With China’s Help, Nepal Chips Away at Its India-lockedness

With China's help, Nepal lifts its blockade on India

A woman holds a Chinese flag at the side of a road to welcome Chinese President Xi Jinping in Kathmandu, Nepal, Saturday, Oct. 12, 2019.

Credit: AP Photo/Bikram Rai

On December 27, a team of Chinese experts landed in Nepal to carry out the feasibility study of the Kathmandu-Kerung (Geelong) railway. On the same day, China opened the Rasuwagadhi border point, which had been closed for 35 months due to the COVID-19 pandemic. It came a day after the Chairman of the Communist Party of Nepal-Maoist Center (CPN-MC), Pushpa Kamal Dahal, alias Prachanda, took over as prime minister. These appear to be “goodwill” gestures from China to the new communist leader in Nepal.

The dream of a railway linking Nepal to China is an old one. King Birendra Shah and Chairman Mao Zedong discussed the idea in 1973.

Landlocked Nepal’s connectivity to the rest of the world is through India. This has been a source of frustration for the Nepali public and lawmakers as it has made Nepal highly dependent on India. The railway to China offers Nepal a way to break its blockade of India and gives it alternative access to the rest of the world. In addition, there is a growing need for better connectivity, given the growing volume of trade between the two countries. It was after the Indian economic blockade of Nepal in 2015 that Nepal and China accelerated their efforts to make the railway project a reality.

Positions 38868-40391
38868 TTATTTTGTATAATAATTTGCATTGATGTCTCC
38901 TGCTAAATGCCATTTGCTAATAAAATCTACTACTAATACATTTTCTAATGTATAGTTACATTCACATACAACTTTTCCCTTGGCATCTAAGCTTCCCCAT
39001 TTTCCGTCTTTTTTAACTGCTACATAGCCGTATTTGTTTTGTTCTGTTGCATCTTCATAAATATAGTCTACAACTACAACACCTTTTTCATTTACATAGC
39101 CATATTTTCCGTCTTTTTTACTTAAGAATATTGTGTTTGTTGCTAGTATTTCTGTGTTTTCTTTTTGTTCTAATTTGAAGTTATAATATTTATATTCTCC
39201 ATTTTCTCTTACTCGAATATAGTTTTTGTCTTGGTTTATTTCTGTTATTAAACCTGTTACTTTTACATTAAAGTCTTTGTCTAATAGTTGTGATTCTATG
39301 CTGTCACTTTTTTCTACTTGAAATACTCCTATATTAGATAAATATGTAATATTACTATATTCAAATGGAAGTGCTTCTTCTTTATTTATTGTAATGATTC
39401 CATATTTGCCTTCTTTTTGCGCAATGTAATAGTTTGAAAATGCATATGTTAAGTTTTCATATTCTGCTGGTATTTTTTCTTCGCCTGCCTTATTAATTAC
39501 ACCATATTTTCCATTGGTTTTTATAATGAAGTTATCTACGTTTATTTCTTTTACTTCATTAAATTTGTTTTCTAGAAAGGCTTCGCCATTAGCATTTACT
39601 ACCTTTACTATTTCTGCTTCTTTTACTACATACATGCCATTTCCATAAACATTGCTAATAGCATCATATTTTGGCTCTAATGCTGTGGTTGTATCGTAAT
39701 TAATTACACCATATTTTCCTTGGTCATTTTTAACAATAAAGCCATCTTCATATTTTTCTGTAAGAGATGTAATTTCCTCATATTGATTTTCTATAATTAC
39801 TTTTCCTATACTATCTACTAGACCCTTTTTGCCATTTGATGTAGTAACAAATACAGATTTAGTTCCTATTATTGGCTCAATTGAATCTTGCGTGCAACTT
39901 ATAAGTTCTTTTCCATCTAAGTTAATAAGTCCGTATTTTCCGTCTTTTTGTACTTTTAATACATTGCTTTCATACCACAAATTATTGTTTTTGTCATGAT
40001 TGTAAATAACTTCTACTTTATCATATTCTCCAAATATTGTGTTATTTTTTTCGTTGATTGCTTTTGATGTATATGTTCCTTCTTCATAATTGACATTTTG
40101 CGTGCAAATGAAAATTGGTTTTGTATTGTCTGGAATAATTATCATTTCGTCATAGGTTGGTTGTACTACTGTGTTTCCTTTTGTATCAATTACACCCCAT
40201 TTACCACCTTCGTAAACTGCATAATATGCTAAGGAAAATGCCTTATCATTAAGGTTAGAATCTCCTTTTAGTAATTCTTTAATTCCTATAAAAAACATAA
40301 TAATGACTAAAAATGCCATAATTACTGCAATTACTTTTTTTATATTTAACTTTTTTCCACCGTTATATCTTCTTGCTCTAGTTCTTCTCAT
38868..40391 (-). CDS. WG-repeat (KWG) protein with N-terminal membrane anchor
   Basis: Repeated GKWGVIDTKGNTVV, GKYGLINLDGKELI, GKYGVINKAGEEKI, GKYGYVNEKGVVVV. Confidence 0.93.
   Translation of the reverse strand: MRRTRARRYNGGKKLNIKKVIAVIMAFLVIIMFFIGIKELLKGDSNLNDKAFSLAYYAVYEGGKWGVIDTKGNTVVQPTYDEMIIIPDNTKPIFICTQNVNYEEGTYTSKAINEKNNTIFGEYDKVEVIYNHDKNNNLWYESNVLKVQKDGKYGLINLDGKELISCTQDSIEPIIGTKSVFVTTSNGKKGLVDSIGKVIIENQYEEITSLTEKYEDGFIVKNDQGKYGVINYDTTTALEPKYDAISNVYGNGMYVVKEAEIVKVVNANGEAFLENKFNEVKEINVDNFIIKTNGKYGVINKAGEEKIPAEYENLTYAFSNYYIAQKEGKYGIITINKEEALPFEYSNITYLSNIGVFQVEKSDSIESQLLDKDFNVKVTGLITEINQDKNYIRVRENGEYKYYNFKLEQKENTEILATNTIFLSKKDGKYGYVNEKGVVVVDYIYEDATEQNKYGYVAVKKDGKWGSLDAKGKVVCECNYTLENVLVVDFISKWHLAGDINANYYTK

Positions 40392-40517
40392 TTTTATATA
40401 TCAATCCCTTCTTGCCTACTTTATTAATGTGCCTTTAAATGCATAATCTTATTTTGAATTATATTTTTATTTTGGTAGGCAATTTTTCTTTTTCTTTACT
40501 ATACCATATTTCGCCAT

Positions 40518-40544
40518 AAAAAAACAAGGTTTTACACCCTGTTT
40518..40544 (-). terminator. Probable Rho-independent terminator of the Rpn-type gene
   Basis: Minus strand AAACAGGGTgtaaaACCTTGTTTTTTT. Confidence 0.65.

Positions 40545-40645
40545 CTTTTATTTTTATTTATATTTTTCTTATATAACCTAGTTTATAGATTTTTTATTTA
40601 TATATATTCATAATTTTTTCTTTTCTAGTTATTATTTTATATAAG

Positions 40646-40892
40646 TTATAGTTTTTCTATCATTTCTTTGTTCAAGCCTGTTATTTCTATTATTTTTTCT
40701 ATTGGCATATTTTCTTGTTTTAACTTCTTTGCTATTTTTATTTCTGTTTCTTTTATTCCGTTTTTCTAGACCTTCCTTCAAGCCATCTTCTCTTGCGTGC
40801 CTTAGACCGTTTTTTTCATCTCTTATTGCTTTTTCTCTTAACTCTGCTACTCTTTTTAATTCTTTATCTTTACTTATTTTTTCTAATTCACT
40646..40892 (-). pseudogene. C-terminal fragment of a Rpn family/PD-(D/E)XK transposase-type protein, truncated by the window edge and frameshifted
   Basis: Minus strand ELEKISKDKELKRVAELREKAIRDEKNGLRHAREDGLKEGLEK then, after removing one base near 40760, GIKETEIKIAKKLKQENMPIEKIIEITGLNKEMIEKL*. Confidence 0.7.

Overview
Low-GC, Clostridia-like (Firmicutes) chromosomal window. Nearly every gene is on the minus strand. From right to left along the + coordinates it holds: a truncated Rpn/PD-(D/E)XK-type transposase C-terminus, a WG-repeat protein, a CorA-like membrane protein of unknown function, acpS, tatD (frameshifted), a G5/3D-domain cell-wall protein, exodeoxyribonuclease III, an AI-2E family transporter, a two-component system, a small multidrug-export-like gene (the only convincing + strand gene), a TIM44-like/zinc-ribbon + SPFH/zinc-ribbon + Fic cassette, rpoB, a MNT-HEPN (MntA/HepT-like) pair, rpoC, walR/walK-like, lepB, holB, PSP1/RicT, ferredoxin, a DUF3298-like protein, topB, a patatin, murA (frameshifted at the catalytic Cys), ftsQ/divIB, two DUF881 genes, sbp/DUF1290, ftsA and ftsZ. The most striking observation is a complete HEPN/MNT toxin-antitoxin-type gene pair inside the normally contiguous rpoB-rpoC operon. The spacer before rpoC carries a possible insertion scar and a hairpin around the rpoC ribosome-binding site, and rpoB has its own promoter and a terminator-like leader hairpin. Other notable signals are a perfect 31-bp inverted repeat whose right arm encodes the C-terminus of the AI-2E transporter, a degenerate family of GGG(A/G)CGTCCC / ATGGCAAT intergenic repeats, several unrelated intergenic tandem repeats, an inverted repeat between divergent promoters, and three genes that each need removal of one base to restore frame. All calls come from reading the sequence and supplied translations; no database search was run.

The then Prime Minister Khadga Prasad Oli signed an agreement in 2018 during his visit to China. In April 2019, China included the Nepal-China Trans-Himalayan Multidimensional Connectivity Network in the Beijing joint communiqué of the second Belt and Road Forum. Both countries signed a memorandum of understanding on the proposed railway feasibility study during Chinese President Xi Jinping’s visit to Nepal in October 2019. Xi said the connectivity network would help Nepal “transform from a landlocked country to a country connected by land”. For China, the vision is part of Xi’s ambitious Belt and Road Initiative.

The proposed railway will connect with the Lasha-Shigatse railway in Tibet. Across the border, the railway could be extended to connect Pokhara and Lumbini, two other major cities in Nepal.

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The railway offers hope and has significant potential. It will symbolize the Nepalese dream of better infrastructure and economic connectivity and will represent the good relations between Nepal and China. Strategically, rail connectivity with China diversifies Nepal’s connectivity and reduces dependency on India. It will ensure that Nepal suffers minimal consequences if India imposes a lockdown in the future. Economically, it will facilitate trade with China. Supporters also point out that the railway could be instrumental in bringing large numbers of tourists from China to Nepal.

However, many obstacles remain. First, the railway has to traverse the mighty Himalayas. The terrain and ecology are challenging. China has shown that it can build a railway in a complex landscape. However, the transhimalayan railway will test Chinese skills. Almost 98 percent of the railway will be a bridge or tunnel due to the terrain.